Women of Influence: Maggie McCartney

A view from the top…
Scene75 is a family entertainment center (FEC) company owned and operated by Les Sandler and his son Jonah Sandler.  The company opened its first location in 2012 in Dayton, Ohio.

With the success of that facility, the Sandlers went on to open a second Scene75  in 2015 in Cincinnati, Ohio, a third in 2017 in Cleveland, Ohio, a fourth in 2018 in Pittsburgh, Pennsylvania, and a fifth and largest location in 2019 in Columbus, Ohio.

Maggie McCartney

 The COVID-19 pandemic resulted in shuttering the Pittsburgh location. But the company is currently constructing a location in Chicago, Illinois. 

Maggie McCartney began with the company with the opening of that first location in Dayton. Of the 150 hired in the originally recruitment, two are still with Scene75. She is one of the them, and she has been growing and learning and developing a passion for the attractions industry since. 

Accomplishments and affiliations…
•Member, International Association of Amusement Parks and Attractions (IAAPA)
•Member, American Coaster Enthusiasts (ACE)
•Member, Great Ohio Coaster Club

McCartney enjoys ride of her life

DAYTON, Ohio — It would be easy to say Maggie McCartney, at 29 years old, is a newcomer to the attractions industry. In fact, that is actually how she feels. She is still learning about the industry. She is still growing within the industry. She still has that excitement. 

But, looking closer, at 29 years old, McCartney has spent almost one-third of her young life working for the family entertainment company Scene75. 

Like many in the attractions industry, she started part time with an entry level position. She was 20 years old at the time and was attending Wright State University in Dayton, going after a Bachelor of Fine Arts. She wanted to be a graphic artist. 

“A friend of mine at school told me she had gone to interview for a job for this new business,” McCartney said. “She told me I should, too. I did and got a job as an attraction attendant working at the laser tag.”

She said the interview process took place in a hotel across the street from the new Scene75 in Dayton. The building wasn’t finished, but they did walk over and take a look. 

“There were wires hanging from the ceiling and building materials everywhere,” she said. 

She had no idea what she was really getting into. But she knew it would give her some extra money while attending school. And she couldn’t let go of the passion shown by owners Les Sandler and his son Jonah Sandler. 

“They really believed in what they were doing,” McCartney said. “There were people who didn’t think this center would make it. But they believed in it.”

And it wasn’t long before she did as well. 

McCartney was born and raised in Dayton. Never one for organized sports, after-school clubs or social clubs while growing up, she spent much of her time playing with graphics and design on the computer. 

“My older brother kept putting all these Adobe products on the computer,” McCartney said. “I taught myself how to use them and loved it.”

She was 10 years when she started that.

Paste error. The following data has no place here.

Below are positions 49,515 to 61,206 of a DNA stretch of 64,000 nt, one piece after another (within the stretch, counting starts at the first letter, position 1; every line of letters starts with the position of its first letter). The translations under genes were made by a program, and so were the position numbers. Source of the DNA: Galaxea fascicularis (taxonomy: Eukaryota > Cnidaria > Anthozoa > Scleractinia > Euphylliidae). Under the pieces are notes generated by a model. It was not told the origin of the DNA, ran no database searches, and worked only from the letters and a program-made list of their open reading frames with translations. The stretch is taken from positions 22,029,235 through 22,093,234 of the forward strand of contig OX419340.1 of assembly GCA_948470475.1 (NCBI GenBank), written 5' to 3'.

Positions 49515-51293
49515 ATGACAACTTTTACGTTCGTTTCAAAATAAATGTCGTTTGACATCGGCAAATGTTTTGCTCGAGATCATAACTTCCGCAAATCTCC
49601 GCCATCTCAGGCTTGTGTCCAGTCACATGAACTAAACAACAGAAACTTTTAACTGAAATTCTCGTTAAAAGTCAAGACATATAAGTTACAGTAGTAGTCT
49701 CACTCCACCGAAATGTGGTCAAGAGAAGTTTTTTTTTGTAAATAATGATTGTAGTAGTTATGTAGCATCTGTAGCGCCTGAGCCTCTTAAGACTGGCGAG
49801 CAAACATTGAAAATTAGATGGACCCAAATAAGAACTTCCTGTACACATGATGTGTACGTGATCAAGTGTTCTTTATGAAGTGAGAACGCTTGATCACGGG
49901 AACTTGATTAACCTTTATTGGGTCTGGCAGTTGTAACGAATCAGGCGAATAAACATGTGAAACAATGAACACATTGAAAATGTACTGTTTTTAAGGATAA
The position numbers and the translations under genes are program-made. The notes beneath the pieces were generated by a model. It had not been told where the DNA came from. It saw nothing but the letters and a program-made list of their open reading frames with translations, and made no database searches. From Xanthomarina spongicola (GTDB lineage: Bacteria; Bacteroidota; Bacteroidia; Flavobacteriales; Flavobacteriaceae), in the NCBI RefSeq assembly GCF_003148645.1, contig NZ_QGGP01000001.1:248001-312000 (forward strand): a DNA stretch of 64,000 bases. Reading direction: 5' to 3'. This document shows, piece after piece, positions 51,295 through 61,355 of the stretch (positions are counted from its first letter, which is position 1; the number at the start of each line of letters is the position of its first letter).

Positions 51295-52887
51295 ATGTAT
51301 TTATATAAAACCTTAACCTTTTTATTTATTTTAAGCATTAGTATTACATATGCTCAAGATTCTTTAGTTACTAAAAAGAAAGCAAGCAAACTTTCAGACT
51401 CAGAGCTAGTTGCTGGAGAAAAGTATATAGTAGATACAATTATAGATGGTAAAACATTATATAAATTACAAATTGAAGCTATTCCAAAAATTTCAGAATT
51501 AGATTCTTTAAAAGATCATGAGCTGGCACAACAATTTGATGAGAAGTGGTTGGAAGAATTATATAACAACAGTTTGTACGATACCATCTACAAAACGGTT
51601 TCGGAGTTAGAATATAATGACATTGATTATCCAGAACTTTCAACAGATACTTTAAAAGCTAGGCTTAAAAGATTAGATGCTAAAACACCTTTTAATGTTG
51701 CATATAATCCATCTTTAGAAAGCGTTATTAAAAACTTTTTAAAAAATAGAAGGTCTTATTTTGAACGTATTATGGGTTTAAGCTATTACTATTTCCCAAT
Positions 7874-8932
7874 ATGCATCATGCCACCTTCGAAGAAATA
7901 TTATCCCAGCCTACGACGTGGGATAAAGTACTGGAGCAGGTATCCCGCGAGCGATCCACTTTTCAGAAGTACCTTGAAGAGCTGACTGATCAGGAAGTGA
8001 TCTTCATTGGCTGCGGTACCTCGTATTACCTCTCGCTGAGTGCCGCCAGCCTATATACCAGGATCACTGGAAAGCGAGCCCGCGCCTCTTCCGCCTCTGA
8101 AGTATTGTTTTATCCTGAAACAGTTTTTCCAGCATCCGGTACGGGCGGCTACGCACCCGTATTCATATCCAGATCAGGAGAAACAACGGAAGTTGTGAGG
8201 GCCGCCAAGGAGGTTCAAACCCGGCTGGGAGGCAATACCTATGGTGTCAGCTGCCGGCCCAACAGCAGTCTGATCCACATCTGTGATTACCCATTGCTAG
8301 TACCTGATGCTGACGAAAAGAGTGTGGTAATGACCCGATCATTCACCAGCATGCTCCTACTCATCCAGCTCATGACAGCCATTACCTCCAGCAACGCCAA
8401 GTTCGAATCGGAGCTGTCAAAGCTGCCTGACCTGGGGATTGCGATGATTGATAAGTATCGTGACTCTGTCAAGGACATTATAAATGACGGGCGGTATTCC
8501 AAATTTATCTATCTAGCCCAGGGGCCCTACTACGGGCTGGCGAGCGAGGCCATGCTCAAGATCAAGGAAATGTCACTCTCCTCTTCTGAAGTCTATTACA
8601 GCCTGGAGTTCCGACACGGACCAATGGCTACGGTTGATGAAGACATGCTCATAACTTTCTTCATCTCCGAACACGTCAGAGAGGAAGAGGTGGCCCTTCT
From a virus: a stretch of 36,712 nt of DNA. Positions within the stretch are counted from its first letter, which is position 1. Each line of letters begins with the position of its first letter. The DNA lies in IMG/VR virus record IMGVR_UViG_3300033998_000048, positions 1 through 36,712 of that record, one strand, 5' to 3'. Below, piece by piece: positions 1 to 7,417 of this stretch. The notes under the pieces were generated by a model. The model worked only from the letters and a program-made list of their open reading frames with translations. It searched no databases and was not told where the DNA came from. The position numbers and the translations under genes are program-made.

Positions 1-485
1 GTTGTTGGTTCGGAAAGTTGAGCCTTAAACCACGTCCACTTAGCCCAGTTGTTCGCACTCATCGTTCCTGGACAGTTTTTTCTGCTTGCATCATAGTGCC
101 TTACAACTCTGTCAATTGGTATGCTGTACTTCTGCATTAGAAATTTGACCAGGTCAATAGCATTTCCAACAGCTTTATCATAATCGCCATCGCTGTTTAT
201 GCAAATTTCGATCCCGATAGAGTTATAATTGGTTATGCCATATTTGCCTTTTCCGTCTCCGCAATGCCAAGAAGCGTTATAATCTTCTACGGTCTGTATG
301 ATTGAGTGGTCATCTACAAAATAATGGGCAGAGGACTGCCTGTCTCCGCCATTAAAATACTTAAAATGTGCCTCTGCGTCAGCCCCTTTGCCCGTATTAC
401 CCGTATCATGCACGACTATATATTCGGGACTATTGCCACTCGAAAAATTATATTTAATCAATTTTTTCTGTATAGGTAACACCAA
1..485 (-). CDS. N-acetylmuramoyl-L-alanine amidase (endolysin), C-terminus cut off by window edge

She did not grow up in a family associated with the attractions industry. Her father, Dennis McCartney, was a carpenter who loved boats. Her mother, Mary Harsacky, was in the U.S. Army before she married Dennis McCartney. 

“Sometimes my mom would say things that would remind us she was in the military at one time,” McCartney said. “I remember when she would bathe us and soap would get in our eyes, she would tell us to blink real fast, ‘that is what they taught us if we were ever to get sprayed in the face with chemical,’ she would tell us.”

So, at 20 years old in 2012, she started with Scene75. She worked alongside the owners, who were and still are, she said, very hands-on.

“They have always been so supportive and have empowered so many young people,” she said. 

When the Sandlers realized that McCartney was in school for graphic design, they asked if she would like to do some design for them. She jumped at the chance and soon was so entrenched, she put school on hold and began working full time.

In 2015, McCartney was promoted to art director, responsible for theming out the attractions in the new centers Scene75 was opening. She was learning on the job.

“Sometimes I just wasn’t sure if what I was doing was right or not,” she said. 

That was when she decided to go back to school and to hone and further develop her skills. She continued full time with Scene75 while attending Modern College of Design in Kettering, Ohio, just about 15 minutes south of Dayton. She was there to get an associate degree in Applied Business in Design. 

She received her degree in 2019 and is thankful she went back. It not only taught her new ideas, but it also gave her more confidence in her work. 

“I found out that I was actually doing some things right,” she said. 

She had been working on the theming and graphics for Scene75’s largest FEC, the 200,000-square-foot store in Columbus, Ohio, which opened in 2019. 

She themed that center’s SBF/Visa spinning coaster into the Nuclear Rush Coaster, giving it energy and attractiveness to all ages. She themed the Moser Drop Tower there, as well as the laser tag and the other attractions. 

“It was a really fun project,” McCartney said.

Last year, McCartney became the director of marketing and branding. 

“I love it all,” she said. “I have such a passion for this industry. I can’t believe it was something I didn’t know anything about just a few years ago. But I now have this wonderful direction for my career.”

She loves the people in the industry. She loves going to the IAAPA Expo and feeling the excitement there. 

She loves riding roller coasters. And it is probably a good thing, because it seems she is on the ride of her life. 

Pam Sherborne

This article appears in the  JUNE 2021 issue of Amusement Today.
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